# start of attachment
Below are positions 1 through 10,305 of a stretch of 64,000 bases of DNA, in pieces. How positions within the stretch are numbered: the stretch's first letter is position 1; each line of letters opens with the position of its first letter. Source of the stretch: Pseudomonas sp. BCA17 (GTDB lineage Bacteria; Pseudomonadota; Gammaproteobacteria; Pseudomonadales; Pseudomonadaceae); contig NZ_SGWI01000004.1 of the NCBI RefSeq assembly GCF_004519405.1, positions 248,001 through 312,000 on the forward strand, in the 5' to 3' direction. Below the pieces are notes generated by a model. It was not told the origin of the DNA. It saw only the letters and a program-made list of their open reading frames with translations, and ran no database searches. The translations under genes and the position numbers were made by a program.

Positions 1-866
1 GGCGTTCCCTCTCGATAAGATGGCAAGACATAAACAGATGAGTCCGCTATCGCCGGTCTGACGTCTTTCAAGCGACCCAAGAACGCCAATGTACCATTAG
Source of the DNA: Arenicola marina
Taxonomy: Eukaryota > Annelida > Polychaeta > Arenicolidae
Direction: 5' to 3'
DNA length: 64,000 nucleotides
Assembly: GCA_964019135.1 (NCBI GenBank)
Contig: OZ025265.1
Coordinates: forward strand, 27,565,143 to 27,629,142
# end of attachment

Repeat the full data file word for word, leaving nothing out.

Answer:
Below are positions 1 through 10,305 of a stretch of 64,000 bases of DNA, in pieces. How positions within the stretch are numbered: the stretch's first letter is position 1; each line of letters opens with the position of its first letter. Source of the stretch: Pseudomonas sp. BCA17 (GTDB lineage Bacteria; Pseudomonadota; Gammaproteobacteria; Pseudomonadales; Pseudomonadaceae); contig NZ_SGWI01000004.1 of the NCBI RefSeq assembly GCF_004519405.1, positions 248,001 through 312,000 on the forward strand, in the 5' to 3' direction. Below the pieces are notes generated by a model. It was not told the origin of the DNA. It saw only the letters and a program-made list of their open reading frames with translations, and ran no database searches. The translations under genes and the position numbers were made by a program.

Positions 1-866
1 GGCGTTCCCTCTCGATAAGATGGCAAGACATAAACAGATGAGTCCGCTATCGCCGGTCTGACGTCTTTCAAGCGACCCAAGAACGCCAATGTACCATTAG
Source of the DNA: Arenicola marina
Taxonomy: Eukaryota > Annelida > Polychaeta > Arenicolidae
Direction: 5' to 3'
DNA length: 64,000 nucleotides
Assembly: GCA_964019135.1 (NCBI GenBank)
Contig: OZ025265.1
Coordinates: forward strand, 27,565,143 to 27,629,142